Editor's note: ESA has postponed the launch of its JUICE Jupiter mission due to the risk of lightning at the launch site. The launch is now scheduled for Friday (April 14) at 8:14 a.m. EDT (1214 GMT).
Europe's upcoming Jupiter mission has only one second a day in which it can launch and hit the correct trajectory that will take it to the gas giant planet in eight years' time. Fortunately, the mission will have one of these one-second windows each day until the end of April.
The universe truly has to align for the European Jupiter Icy Moons Explorer (JUICE) mission to lift off. The spacecraft is taking a long and winding route through the inner solar system, taking advantage of the gravity of the planets Venus and Earth, as well as Earth's moon, to reach its destination using the least fuel possible.
The 2.67-ton (2.42 metric tonnes) spacecraft sets out for its journey with 4 tons (3.65 metric tonnes) of fuel in its tanks. Although the spacecraft's designers admit that this is a lot of fuel, they want to save as much of it as possible for the many maneuvers JUICE will have to perform at its destination to study three of Jupiter's four main moons in detail.
"We're trying to stack up all the planets, or the gravity assist maneuvers to get to Jupiter with the minimum out of the three and a half tonnes of fuel," Justin Byrne, the head of Science Programs at Airbus Defence and Space, which led the consortium building the JUICE spacecraft, told Space.com. "So we have a one-second launch window to inject JUICE into the right orbit."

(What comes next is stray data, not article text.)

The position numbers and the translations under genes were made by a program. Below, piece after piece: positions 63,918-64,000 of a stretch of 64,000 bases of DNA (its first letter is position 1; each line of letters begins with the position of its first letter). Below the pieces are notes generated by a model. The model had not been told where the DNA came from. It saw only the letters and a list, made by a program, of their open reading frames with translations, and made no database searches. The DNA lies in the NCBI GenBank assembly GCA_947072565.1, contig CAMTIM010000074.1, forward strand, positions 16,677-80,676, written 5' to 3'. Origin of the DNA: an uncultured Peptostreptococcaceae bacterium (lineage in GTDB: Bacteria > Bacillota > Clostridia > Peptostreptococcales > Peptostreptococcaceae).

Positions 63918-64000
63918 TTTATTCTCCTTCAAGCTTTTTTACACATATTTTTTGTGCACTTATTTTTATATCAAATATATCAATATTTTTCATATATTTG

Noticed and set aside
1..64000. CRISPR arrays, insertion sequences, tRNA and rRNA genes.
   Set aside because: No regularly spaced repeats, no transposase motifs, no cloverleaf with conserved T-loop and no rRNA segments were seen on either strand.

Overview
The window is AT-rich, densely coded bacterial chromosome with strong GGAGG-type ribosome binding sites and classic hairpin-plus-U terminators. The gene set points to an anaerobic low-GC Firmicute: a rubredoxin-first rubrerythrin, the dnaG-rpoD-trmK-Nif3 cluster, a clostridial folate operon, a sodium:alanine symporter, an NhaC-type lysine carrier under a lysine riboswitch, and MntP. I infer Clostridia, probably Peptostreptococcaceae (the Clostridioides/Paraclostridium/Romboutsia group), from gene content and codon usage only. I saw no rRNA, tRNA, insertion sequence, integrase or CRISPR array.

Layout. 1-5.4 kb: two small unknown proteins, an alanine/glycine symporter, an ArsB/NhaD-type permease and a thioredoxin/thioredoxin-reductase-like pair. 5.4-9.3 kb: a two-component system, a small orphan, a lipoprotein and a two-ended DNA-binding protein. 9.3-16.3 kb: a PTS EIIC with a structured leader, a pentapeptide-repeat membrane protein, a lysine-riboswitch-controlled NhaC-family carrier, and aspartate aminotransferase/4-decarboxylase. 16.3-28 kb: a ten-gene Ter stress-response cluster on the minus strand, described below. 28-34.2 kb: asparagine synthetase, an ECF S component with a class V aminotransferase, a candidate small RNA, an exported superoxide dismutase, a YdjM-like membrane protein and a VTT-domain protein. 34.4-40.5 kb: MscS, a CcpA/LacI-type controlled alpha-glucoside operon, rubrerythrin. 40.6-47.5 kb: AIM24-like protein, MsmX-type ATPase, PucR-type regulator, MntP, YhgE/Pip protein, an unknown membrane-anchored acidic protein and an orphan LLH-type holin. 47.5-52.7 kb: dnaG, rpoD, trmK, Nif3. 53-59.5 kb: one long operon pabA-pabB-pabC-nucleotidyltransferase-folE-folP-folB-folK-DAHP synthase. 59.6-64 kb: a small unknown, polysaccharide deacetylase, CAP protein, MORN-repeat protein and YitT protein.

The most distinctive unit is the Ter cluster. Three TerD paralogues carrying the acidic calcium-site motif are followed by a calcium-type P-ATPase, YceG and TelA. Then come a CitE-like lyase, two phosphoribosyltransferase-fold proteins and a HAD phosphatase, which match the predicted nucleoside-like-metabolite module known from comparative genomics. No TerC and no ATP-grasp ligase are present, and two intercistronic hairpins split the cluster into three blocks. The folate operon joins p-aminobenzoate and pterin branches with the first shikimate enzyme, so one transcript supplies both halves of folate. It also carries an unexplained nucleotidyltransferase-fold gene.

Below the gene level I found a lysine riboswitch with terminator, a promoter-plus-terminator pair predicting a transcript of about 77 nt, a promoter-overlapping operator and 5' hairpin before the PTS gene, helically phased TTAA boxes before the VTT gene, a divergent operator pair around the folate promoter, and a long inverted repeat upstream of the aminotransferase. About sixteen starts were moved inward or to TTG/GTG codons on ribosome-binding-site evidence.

The first one-second window in which JUICE can launch will take place on Friday, April 14, shortly after 8:14 a.m. EDT (1214 GMT), or 9:14 a.m. local time in Kourou, French Guiana, where the spacecraft will commence its journey. For the remainder of April, a one-second launch window will be available every day for Europe's Ariane 5 rocket to rise in the air with its precious payload enclosed in the nose cone.
Does this precarious requirement mean that we are likely heading for a series of launch delays? Speaking at a European Space Agency's (ESA) pre-launch news conference on April 6, Veronique Loisel, a program director at Europe's launch provider Arianespace, said the company's team has built 'margins' into JUICE's pre-launch sequence which will absorb any delays and deviations from the timeline that might occur during final preparations.
The Ariane 5 rocket, which will launch JUICE for what will be its penultimate liftoff, has performed such feats of timing before, Rudiger Abat, the head of the Ariane 5 program at ESA, said in the news conference. During its 30 years of service, the rocket, known for its reliability, launched five cargo flights to the International Space Station using the Europe-built Automated Transfer Vehicles, which, Abat said, also required precise timing.
Ariane 5 will launch JUICE directly into orbit around the sun, which will swing the spacecraft back by Earth in August 2024. At that time, the spacecraft will use a gravitational push from our planet and its moon to put itself onto a trajectory toward Jupiter. This gravity assist maneuver will be the first ever conducted that relies on the gravitational forces of both Earth and its natural satellite at the same time, and requires precise timing to achieve the needed result. JUICE will perform an additional gravity-assist flyby of Venus in 2025 followed by two of Earth alone in 2026 and 2029, the latter of which will finally slingshot the craft toward Jupiter.
In the event that Ariane 5 misses all of its one-second launch windows in April, the planets will align for JUICE again later this summer.